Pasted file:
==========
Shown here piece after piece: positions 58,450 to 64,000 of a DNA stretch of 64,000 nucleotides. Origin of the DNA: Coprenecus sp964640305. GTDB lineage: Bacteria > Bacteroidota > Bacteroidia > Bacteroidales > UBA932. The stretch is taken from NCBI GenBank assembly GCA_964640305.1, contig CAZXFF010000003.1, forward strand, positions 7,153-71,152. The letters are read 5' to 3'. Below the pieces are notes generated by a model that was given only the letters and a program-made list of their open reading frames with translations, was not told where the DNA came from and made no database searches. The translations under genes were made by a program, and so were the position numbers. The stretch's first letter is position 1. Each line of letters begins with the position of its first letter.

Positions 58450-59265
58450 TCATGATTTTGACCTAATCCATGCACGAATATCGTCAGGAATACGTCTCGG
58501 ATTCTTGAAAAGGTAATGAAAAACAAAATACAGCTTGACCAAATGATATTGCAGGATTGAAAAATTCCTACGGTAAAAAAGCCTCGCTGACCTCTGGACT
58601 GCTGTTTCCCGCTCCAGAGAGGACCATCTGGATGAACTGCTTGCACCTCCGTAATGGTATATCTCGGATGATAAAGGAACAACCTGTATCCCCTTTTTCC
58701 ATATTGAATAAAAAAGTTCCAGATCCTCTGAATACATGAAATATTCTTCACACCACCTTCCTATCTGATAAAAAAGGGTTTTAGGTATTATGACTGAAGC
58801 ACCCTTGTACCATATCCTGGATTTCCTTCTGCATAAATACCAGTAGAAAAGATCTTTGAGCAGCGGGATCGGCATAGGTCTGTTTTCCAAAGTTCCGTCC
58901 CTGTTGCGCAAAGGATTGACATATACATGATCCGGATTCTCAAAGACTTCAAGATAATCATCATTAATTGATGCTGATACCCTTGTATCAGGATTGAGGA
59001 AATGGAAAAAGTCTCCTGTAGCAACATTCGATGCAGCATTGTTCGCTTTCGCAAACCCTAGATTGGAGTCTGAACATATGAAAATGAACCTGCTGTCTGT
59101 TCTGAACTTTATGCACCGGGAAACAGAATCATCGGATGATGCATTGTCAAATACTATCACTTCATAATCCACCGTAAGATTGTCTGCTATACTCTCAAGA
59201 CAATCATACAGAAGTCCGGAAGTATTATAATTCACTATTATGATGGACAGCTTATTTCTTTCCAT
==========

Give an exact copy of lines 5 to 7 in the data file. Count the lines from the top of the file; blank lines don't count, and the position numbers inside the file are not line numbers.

58601 GCTGTTTCCCGCTCCAGAGAGGACCATCTGGATGAACTGCTTGCACCTCCGTAATGGTATATCTCGGATGATAAAGGAACAACCTGTATCCCCTTTTTCC
58701 ATATTGAATAAAAAAGTTCCAGATCCTCTGAATACATGAAATATTCTTCACACCACCTTCCTATCTGATAAAAAAGGGTTTTAGGTATTATGACTGAAGC
58801 ACCCTTGTACCATATCCTGGATTTCCTTCTGCATAAATACCAGTAGAAAAGATCTTTGAGCAGCGGGATCGGCATAGGTCTGTTTTCCAAAGTTCCGTCC